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    • 20 AUG 15
    Preventing Pain While Carrying a Briefcase

    Effects of Carrying a Briefcase

    • Heavy briefcases worn over one shoulder cause uneven weight distribution across the back muscles and may restrict blood flow at the shoulder.
    • Heavy briefcases place extra pressure on the nerves of the neck and shoulders and can result in pain in the neck, shoulders, and lower back. Pain may be described as pins and needles, tingling, stiffness, numbness, or tightness.
    • Avoid carrying a briefcase with your thumbs—this might cause excess pressure on the joints in your hands or fingers.

     

    Tips for Selecting the Right Briefcase

    • Consider a wheeled briefcase.
    • Choose a briefcase that is proportionate to your body size and no larger than what is needed.
    • Avoid selecting briefcases made of heavy material such as leather. This only adds extra weight. Instead, select a briefcase made of lighter materials such as microfiber and nylon.
    • Select briefcases with built-in compartments. This will help to distribute the weight more evenly.
    • Straps:
      • Select a briefcase with padded straps to distribute equal weight across your shoulder.
      • Avoid thin and long straps; straps should be wide and adjustable. Ensure that any pressure caused by the straps does not cause discomfort.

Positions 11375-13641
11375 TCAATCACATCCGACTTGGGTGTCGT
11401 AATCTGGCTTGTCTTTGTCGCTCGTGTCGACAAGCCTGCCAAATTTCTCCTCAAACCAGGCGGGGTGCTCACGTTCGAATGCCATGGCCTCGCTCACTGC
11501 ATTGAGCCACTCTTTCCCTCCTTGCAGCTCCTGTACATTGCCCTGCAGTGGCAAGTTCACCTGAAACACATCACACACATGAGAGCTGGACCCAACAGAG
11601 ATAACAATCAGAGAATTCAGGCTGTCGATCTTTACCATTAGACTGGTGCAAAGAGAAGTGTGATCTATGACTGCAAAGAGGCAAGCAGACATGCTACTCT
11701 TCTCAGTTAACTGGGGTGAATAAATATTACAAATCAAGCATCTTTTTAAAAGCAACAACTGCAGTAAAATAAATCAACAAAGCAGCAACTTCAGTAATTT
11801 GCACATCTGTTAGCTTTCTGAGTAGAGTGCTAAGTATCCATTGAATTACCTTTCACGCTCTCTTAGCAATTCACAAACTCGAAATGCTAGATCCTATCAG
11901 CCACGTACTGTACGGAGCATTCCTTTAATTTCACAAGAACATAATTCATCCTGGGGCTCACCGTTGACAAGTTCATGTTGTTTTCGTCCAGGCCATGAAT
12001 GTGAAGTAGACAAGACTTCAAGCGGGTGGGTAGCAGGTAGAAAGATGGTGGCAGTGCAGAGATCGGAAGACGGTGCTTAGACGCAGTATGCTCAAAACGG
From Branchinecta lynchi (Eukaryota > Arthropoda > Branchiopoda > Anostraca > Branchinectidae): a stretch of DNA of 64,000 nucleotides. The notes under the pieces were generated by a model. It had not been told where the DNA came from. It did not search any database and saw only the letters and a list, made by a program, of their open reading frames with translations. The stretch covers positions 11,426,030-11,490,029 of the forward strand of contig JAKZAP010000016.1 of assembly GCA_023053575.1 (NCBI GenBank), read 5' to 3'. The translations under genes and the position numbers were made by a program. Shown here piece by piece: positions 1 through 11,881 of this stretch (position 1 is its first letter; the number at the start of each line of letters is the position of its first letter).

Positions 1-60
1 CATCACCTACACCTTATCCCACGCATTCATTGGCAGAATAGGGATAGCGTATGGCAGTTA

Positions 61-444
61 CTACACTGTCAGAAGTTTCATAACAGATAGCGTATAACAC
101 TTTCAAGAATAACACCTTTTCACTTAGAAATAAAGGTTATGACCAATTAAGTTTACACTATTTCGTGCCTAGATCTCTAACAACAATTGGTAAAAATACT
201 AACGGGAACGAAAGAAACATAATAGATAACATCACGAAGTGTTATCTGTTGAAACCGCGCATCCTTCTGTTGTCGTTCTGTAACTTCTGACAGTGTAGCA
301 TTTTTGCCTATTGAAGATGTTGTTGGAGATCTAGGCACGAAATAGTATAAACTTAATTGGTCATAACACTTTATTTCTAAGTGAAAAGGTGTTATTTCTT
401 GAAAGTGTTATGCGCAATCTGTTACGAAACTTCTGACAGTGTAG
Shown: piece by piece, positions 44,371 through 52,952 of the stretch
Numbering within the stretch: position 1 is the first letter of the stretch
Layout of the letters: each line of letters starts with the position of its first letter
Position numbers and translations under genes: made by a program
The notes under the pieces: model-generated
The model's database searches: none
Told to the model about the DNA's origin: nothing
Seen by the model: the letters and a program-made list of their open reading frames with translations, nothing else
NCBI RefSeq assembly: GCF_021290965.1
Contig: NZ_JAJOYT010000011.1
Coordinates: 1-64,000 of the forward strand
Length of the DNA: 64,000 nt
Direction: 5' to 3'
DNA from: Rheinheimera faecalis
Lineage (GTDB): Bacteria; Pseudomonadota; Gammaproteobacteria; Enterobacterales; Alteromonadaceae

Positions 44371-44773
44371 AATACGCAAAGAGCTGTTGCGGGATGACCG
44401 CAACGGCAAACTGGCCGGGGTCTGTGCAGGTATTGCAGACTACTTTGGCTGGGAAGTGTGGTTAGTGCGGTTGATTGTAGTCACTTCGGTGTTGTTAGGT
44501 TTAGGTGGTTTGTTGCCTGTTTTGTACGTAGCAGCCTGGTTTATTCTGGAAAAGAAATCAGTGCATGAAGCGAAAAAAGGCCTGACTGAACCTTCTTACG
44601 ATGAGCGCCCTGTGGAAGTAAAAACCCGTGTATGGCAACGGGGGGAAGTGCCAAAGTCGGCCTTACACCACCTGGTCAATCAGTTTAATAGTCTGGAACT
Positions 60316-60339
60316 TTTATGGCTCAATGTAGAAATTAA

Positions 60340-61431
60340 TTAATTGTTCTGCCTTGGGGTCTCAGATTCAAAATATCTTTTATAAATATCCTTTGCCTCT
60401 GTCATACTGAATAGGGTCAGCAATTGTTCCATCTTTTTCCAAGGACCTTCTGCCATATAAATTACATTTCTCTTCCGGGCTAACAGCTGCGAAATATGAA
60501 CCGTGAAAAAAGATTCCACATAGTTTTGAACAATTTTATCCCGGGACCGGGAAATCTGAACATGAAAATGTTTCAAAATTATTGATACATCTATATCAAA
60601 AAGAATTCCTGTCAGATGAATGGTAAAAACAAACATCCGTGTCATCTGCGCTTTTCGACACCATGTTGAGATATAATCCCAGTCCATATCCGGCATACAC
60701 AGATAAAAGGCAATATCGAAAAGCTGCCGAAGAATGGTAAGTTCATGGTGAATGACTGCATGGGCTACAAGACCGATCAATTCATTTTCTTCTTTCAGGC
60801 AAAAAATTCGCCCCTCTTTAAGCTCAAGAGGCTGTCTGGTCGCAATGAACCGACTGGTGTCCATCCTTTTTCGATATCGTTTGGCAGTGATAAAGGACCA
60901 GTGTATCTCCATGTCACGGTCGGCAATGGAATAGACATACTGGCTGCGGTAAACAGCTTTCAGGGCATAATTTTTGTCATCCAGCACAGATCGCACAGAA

Tips for Packing Your Briefcase Correctly

    • Make time every evening or morning to review the contents of your briefcase. Remove unnecessary duplicates such as extra pens and notebooks. Only keep the items needed for that day, and leave other items at home or in your car.
    • Consider purchasing an extra set of accessories (e.g., power cord and battery) to leave at your office so you do not have to regularly carry heavy items between your home and office.
    • Clip your cell phone to your waistband.
    • Always pack the heaviest items at the bottom of your briefcase and make use of built-in compartments to distribute the weight.

     

    Tips for Carrying Your Briefcase Correctly

    • For briefcases with short handles:
      • Switch positions frequently to avoid fatigue from muscle overuse.
    • Briefcases with shoulder straps:
      • Place the strap diagonally across the opposite shoulder to help distribute weight evenly across the back.
      • Square your shoulders and avoid lifting your shoulders to keep the straps from slipping.
      • Alternate shoulders by switching the bag from side to side.
      • Consider resting your briefcase on the floor, counter, or railing when waiting or standing in line.

     

    These tips were provided by Brittney Nichols, OTS (brittneynichols@gmail.com); Priscilla Nova, OTS (priscillanova@gmail.com); and Karen Jacobs, EdD, OTR/L, CPE, FAOTA (kjacobs@bu.edu) of Boston University.